The three seminars will be in Preston (10.30am – 4.00pm, 22nd October 2020), Bristol or south west (March 2021) and London (June 2021). In view of current restrictions due to the Covid-19 virus, all three events will happen on-line and include a mixture including face-to-face events if, or when, Covid-19 restrictions are lifted.

To register your place at the first seminar on the 22nd October please complete the form on Eventbrite as numbers are limited.

https://www.eventbrite.com/e/emotions-and-feelings-in-voluntary-sector-work-tickets-108981157576

How to keep in touch

If you have any questions the seminars please contact the initial planning group now: Dr Mike Aiken (Brighton) mikeloscaminos@myphone.coop, Dr Vita Terry (London) vita@ivar.org.uk and Dr Julian Manley (Preston) jymanley@uclan.ac.uk.

Guide to submitting a proposa

1. Aims and initial themes

The aims of these seminars are to encourage joint work and the sharing of insights between the sometimes separate arenas of the social (community, voluntary, social enterprise, co-operative work) with the psychological (the affective realm of emotions and feelings).

Attention to the psychological and the social is also important for workers and volunteers operating in tough urban/ rural communities facing daily anxiety in fragile organisations. The daily stresses and tensions of managers facing tough work, performance targets and disadvantaged communities may present splitting denial and other defences as survival strategies. For example, the entrepreneurial founder of a much praised project may feel locked into a role where their exit may lead to project closure. Trustees can face decisions that conflict with their values and beliefs.

2. Intended participants

2.1     Researchers, practitioners, activists, academics, policy makers and funders engaged in the Community, Voluntary and Co-operative sector (CVC sector – including voluntary, community, social enterprise or co-operative action).

2.2     People active in social, psychosocial or critical perspectives related to the affective realm – of feelings and emotions – within local communities.

2.3     Foundations, funders and local policy makers.

3. About your theme and contribution

Your contribution to the day seminars could be presenting a paper; organising a panel of speakers; facilitating a discussion, workshop or roundtable; analysing a particular situation. You can also contribute as a participant without presenting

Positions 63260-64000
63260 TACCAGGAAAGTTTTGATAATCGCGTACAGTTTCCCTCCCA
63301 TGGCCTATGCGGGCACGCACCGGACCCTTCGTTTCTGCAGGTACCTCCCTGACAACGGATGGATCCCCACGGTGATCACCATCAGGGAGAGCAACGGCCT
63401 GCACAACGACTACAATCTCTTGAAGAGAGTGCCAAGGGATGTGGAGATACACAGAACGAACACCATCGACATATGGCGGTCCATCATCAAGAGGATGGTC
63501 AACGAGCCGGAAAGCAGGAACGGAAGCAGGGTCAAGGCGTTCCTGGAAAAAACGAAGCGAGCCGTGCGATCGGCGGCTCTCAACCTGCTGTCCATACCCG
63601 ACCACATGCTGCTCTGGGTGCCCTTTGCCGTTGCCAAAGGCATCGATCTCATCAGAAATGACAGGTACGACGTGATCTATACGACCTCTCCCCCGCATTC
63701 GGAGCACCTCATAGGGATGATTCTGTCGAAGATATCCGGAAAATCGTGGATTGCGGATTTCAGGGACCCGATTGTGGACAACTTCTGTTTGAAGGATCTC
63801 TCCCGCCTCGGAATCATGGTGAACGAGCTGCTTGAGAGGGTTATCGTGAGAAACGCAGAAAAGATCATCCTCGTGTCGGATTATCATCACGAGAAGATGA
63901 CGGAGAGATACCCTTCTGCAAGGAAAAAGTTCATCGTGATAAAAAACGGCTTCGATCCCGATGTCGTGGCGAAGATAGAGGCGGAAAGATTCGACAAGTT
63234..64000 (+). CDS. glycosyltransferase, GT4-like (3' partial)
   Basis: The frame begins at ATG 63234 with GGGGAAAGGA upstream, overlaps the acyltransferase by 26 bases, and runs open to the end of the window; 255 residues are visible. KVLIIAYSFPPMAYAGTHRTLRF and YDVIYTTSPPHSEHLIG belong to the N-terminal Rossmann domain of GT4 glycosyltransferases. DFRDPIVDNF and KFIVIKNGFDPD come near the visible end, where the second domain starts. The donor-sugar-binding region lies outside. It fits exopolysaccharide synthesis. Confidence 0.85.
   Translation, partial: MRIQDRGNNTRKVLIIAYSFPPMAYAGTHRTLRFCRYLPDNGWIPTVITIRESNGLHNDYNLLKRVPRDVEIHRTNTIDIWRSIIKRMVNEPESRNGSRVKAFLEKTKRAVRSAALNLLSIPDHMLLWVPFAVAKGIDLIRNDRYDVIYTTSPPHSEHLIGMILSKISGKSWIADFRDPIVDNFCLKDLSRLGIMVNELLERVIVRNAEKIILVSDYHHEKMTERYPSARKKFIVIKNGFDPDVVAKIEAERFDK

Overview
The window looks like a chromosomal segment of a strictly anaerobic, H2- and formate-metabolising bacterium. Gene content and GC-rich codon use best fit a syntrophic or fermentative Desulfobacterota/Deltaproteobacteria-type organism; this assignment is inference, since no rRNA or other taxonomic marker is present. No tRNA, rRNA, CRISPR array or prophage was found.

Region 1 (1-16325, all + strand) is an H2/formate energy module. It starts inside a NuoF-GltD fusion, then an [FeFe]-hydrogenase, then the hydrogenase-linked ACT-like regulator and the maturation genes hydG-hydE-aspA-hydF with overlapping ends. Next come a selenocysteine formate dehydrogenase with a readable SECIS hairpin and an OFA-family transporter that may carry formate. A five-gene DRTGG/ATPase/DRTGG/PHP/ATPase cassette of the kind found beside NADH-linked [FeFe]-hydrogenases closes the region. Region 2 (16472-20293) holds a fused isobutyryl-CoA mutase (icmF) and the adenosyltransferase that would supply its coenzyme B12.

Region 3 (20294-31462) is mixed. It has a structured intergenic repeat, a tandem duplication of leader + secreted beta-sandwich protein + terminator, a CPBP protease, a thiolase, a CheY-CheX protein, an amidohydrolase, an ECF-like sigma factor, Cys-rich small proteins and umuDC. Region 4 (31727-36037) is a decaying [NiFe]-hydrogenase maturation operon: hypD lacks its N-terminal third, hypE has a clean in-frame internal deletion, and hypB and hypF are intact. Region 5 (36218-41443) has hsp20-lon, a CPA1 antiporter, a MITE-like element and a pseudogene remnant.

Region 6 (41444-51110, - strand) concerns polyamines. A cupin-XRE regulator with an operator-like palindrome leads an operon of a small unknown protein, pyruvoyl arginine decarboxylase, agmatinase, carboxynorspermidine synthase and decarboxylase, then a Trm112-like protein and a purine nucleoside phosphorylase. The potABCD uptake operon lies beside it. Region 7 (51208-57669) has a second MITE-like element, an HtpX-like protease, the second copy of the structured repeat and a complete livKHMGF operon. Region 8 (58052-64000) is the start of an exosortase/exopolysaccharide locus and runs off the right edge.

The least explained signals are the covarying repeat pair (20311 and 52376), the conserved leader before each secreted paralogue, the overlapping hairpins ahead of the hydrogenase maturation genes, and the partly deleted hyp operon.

Your theme may be a starting question/puzzle or dilemma; or a link to a theoretical framework or debate or contemporary or historical situation, or a cross-disciplinary insight, or international perspective that links to voluntary, community, social enterprise or co-operative action.

You may wish to start by exploring a key topic/puzzle/dilemma relating to work you have been involved in, or affecting practitioners or contemporary practice within voluntary, community, social enterprise or co-operative action.

Participants are welcome to draw from different disciplinary backgrounds (social theory, sociology, psychology or therapeutic studies, women’s studies, post-colonial studies etc) as long as there is a link to voluntary, community, social enterprise or co-operative action.

4.  The format for the session 

Your contribution could be:

4.1     a presentation (with space for questions and discussion)

4.2     a panel with 2 or 3 speakers

4.3     a workshop or carousel format with participants moving between tables that    highlight different questions

4.4     a short informal 10 minute input on a key issue or vignette

4.5     any other format you wish to propose (please advise, or discuss with us).

Please note your panel, presentation, workshop or other format should also allow time for some discussion, interaction, or questions. In total your slot should be either 30 or 40 minutes (that includes at least 10 minutes for questions/discussion.  You can also propose a short 10 minute slot for presenting a key issue/dilemma that you have encountered in your work that you feel needs researching further.

5. Outcomes from the seminars

The outcomes from the seminars may develop during the series. These may include:

5.1     Plans for joint articles (academic but also practitioner journals or magazines (including Voluntary Sector Studies, Civil Society, Organisational and Social Dynamics); contributions to the VSSN annual conference in September 2021; and to VSSN day seminars

6. Ethical considerations and questions

The organisers are mindful of the sensitive nature of research and personal experience that may be shared within these seminars. Customary support practices and ethical procedures will therefore be adopted to offer safe and confidential spaces where appropriate.

7. Timings

If you would like to submit a proposal for the 22nd October please send an abstract of no more than 250 words to Dr Mike Aiken: mikeloscaminos@myphone.coop or Dr Vita Terry: vita@ivar.org.uk. The deadline for abstracts is the 1st September and we will aim to let you know if you are successful by the 24th September.